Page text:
andrewp111's picture

If you have a job that requires a US Security Clearance, just try and get a foreign citizenship. You will lose your livelihood really fast. In the current environment, anyone with a decent job will want to keep it. Taking stupid risks is well... stupid.

FeralSerf's picture

The Jooze don't seem to have a problem getting a U.S. security clearance.

TWSceptic's picture

Doug Casey is right. Why do you think all these rich investors have places outside the US? You think they just don't like it in the US? Of course not. They know what's coming and they know it will not be safe anymore. I'll be interested in seeing how your community is going to deal with riots, food shortage, crime, government arresting people here and there... and you in the middle of it with your gold and silver and food reserves. That 'supporting community' of yours will soon turn into your worst enemy.

flattrader's picture

>>> They know what's coming and they know it will not be safe anymore.<<<

Holy freakin' gawd...like foreign countries don't have riots,, food shortages, etc...

I've been in two foreign riots, two separate countries.  Fortunately, they were more interested in killing each other than Americans on both of those days.

>>>Why do you think all these rich investors have places outside the US?<<<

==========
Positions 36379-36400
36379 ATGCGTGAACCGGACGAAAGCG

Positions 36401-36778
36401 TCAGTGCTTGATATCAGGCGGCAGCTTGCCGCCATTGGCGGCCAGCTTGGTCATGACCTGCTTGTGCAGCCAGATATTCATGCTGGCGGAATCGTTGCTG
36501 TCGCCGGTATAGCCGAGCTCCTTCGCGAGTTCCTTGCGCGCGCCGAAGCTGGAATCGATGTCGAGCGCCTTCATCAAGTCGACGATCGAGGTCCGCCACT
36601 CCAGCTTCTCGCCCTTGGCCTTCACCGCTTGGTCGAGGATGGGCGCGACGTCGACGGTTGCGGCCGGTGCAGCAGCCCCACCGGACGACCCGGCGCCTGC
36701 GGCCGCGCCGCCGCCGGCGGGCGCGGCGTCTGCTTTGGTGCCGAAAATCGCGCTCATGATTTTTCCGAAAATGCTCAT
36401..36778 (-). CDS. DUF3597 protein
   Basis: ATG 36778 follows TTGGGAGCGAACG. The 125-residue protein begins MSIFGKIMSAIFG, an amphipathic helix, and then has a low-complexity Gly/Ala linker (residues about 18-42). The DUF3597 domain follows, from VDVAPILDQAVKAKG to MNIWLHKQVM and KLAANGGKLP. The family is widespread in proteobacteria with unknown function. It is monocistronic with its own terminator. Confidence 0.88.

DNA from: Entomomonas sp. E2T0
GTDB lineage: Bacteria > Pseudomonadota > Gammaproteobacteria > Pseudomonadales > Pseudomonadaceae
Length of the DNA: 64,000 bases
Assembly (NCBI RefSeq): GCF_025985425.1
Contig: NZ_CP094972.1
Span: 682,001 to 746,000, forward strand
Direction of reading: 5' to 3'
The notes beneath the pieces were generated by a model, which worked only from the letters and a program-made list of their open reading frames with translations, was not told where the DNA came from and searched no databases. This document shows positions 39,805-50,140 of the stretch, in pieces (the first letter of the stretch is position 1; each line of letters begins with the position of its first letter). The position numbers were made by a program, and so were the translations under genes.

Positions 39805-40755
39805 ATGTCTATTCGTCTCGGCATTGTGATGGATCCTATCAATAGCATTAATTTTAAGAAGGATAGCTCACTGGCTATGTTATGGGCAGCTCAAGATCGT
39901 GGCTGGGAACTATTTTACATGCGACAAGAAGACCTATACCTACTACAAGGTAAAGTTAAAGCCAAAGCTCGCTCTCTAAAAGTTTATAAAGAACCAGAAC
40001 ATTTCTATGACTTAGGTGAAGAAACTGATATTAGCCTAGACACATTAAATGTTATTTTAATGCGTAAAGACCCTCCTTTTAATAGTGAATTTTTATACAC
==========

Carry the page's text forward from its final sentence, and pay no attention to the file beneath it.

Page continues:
Moron, the operative word here is "rich" not "outside."  The truly rich can be "safe" until the money runs out...or their money doesn't matter anymore...and when the latter happens, they are not "safe" anymore regardless of where they are.

sethstorm's picture

No amount of money will protect someone from a superpower like the US.

The Navigator's picture

AND, if you think you can hide from EMPIRE, there's not many corners of the earth that you can hide in - the EMPIRE is everywhere - and always asking who you are - they need your productivity and taxes thereon.

unununium's picture

Doug Casey is just a big enough part of the status quo that he wants it to remain, believing he is smart enough to do "better than the average Joe."

Capital accumulation and technology. Agreed. Progress comes in two forms. What we've built and what we've learned. Question is, Doug, have you built anything or taught anyone anything?

prole's picture

That is pretty superior sounding talk there unim, do you walk on water?

In this world it is hard enough to put food on the table, and a roof over your head/children's head, (without stealing it from someone else) who are you to judge someone based on your definition of perfection?